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Caring for a Classic car

Caring for a Classic car

Modern cars are said to be lacking in style and interesting looks compared to older versions. For example, an E-Type Jaguar is a much better design classic next to the soulless F-type. A Triumph Spitfire can still turn heads over a Mazda RX. The very definition of what is a “classic” car is also difficult to pin down. For tax purposes, it’s seen as being 15 years or older and worth £15k or more by the HMRC. A more aesthetic thought is how the car looked or was regarded at the time. 60’s Minis will always be considered a classic, as will anything by Bugatti prior to the 1940s, by way of an example. If you own a classic or vintage runner, it’s down to how you will store them. A garage is a must as the security of your investment is paramount. You will need a strong door, and a decent Garage Doors Bristol based company can provide this service. Find a Garage Doors Bristol supplier here.

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One advantage that modern cars have over the older classics is that they are much less inclined to rust. The older counterparts of our modern cars were made of riveted steel. They also have metal, even chrome bumpers, that would discolour easily. Therefore if you decide to take out a classic, it might be better to wait until it is a lovely warm sunny day. If it goes out in the wintertime, a rigorous cleaning routine is needed to make sure that any salt and grit are removed. These elements can bring about the end of a car within a few years if it’s not treated properly.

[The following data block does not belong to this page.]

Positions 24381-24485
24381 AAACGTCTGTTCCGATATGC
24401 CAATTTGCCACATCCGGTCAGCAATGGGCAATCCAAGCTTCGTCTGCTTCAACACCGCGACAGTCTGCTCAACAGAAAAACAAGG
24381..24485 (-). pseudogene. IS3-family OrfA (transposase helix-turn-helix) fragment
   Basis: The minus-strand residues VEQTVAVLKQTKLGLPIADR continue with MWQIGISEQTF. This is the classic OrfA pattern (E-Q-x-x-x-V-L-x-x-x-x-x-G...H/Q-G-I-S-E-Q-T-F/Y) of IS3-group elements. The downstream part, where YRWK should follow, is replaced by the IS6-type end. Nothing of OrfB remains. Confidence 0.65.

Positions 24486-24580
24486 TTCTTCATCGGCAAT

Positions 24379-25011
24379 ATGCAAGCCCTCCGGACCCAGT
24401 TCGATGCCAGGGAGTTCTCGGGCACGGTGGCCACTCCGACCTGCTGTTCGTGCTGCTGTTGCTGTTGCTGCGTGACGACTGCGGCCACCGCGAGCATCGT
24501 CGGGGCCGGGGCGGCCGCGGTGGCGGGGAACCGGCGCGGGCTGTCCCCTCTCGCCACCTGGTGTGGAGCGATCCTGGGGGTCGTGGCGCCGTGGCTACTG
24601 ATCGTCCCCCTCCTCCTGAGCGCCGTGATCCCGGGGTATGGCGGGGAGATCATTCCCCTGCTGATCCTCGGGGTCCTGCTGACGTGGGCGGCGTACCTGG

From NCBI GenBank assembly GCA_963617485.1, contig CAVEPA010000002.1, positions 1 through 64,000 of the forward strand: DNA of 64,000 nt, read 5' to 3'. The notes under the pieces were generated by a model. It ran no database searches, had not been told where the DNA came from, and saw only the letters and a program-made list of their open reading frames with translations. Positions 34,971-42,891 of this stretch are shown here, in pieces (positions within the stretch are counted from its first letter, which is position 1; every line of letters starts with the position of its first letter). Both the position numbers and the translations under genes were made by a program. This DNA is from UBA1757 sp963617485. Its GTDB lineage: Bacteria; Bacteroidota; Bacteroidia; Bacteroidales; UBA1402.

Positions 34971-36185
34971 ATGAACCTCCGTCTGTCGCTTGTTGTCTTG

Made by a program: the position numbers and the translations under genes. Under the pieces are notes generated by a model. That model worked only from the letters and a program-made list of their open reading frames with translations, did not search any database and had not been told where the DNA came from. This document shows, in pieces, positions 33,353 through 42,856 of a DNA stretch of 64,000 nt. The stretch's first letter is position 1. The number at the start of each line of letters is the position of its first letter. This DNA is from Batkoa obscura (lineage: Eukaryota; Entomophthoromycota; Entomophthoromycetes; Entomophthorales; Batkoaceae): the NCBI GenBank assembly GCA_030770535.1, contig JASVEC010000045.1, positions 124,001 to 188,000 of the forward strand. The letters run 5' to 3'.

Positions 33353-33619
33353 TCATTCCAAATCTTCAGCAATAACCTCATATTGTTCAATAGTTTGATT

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Covers are also a vital component in protecting the car. The bodywork of a classic is always going to be the first thing that is affected by the elements, and the added protection of a cover is a good plan. This, combined with the warmer environment of the garage, means that the car is protected doubly. The car will also need to be given regular waxing and polish to keep it in prime condition.

Services will still be needed. MOTs are still required for any car less than 40 years old. In addition, if major changes have been made to the car, regardless of its age, it will still need to be tested for its roadworthiness. Sadly, internal faults can sometimes require expensive bespoke engineered pieces.

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